Ammonia as a Fuel

Ammonia-air mixtures are flammable in a narrow zone of concentrations between 16% and 25%. The products of combustion from burning ammonia are predominately nitrogen and water. No CO2 or CO are produced as ammonia does not contain any carbon. Ammonia is a carrier of hydrogen however it is far easier to store, distribute and use than hydrogen.

Ammonia can be used as a fuel in most applications where hydrocarbons are currently used. These applications include internal combustion engines, gas turbines and boilers. Most piston engines will run very well on ammonia-air mixtures with some modifications to the fuel and ignition systems. Engines running on ammonia may produce NOx however in quantities , certainly no greater than those produced by an equivalent hydrocarbon fuelled engine. An engine running on ammonia can therefore be classified as producing zero carbon emissions.

Ammonia has been successfully used as a ground transport fuel dating as far back as the 1940’s where it was used to fuel public motor buses in Belgium. One of the more recent applications has been the conversion of a 2013 model popular sports car, to a dual fuel vehicle which runs on ammonia at low speeds.

The technology and means are rapidly being established to store, distribute and use ammonia as a zero emissions fuel for transport and energy systems. The challenge now is to develop processes to cost effectively manufacture ammonia using renewable energy. That is, to discontinue using hydrocarbons to obtain hydrogen for the ammonia manufacturing process, and develop other zero carbon emission systems to efficiently produce ammonia. When this is achieved, it will “close the loop” on the ammonia carbon free fuel cycle and pave the way for a clean energy future.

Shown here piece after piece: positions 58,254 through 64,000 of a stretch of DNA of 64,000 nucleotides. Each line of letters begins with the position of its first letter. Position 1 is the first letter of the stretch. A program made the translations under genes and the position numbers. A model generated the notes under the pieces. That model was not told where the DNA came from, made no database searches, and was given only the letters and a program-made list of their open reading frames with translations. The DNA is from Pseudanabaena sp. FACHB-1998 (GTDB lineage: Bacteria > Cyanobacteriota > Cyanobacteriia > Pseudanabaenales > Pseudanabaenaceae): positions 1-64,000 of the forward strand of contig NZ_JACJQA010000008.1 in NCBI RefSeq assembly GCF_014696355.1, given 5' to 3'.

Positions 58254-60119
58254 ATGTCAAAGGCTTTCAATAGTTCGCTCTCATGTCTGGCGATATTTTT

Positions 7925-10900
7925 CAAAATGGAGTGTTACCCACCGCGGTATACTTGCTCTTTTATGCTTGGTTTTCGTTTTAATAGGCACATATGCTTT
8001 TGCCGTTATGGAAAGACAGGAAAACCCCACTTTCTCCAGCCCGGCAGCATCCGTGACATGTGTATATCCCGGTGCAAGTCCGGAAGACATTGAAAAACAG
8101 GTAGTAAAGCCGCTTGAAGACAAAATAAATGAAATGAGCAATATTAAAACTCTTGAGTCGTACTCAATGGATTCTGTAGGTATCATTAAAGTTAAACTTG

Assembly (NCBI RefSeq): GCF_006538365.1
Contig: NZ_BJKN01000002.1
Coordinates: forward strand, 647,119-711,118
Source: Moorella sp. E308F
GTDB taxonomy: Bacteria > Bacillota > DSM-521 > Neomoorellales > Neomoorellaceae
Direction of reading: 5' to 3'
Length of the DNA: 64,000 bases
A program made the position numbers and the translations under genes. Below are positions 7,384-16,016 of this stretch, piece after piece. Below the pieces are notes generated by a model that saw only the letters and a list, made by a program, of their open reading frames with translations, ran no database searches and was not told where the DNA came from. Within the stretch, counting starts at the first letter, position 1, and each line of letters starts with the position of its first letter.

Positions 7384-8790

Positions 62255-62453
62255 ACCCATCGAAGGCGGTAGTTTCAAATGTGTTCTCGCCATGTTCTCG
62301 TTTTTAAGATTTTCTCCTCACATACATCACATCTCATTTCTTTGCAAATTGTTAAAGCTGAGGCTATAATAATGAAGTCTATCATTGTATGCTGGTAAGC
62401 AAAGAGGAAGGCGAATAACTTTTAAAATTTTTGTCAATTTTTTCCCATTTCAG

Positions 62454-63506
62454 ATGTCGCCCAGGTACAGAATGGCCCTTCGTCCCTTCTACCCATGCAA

A concerted global research effort is required to develop ways of “closing the loop” on the ammonia carbon free fuel cycle.

Ammonia has been least exploited as a fuel however this is where it has the most potential in attaining humanity’s dream of a carbon free energy future.

The next instalment will discuss ammonia manufacture.

Until then

Kind Regards

Ammoniaman

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Ammonia as a Fertilizer

Ammonia is one of the most commonly produced industrial chemicals worldwide, second only to sulphuric acid. Around 200 million tonnes of ammonia is produced each year and the bulk of this is used in the agricultural fertilizer industry. Anhydrous ammonia liquid is direct drilled into the soil in many areas around the world. This method provides a very efficient and cost effective delivery of nitrogen to the subsoil which encourages excellent crop growth. In other situations the fertilizer is delivered to the plants as an aqueous-ammonia solution typically 25% ammonia in water. Ammonia is also widely used in the manufacture of a range of granular fertilizers.

In the US Midwest there is a network of more than 40 ammonia storage terminals interconnected with over 5000 km of piping to facilitate the distribution of anhydrous ammonia for use as a fertilizer. This network spans from Louisiana in the south to Minnesota in the north and from Indiana to Texas. Large quantities of ammonia are also transported by sea, rail and road. The US uses around 15 to 20 Million tonnes of ammonia per year in the fertilizer industry.

China is currently the largest producer of ammonia. Most ammonia is at present produced using natural gas or coal to provide the hydrogen with the nitrogen coming from air. It is possible to manufacture ammonia using renewable energy like solar, wind, hydroelectricity etc. rather than using hydrocarbons; however this is usually more expensive and therefore less popular than making ammonia with cheap natural gas or coal.

Ammonia is a massive contributor and essential to efficient world food production. Its use can only grow in future as the global appetite for food grows.

In the next session we will discuss the potential for ammonia as a carbon free, zero emission fuel. This is where ammonia has the most to offer in preserving the future of our planet.

Until then,

Kind Regards

Ammoniaman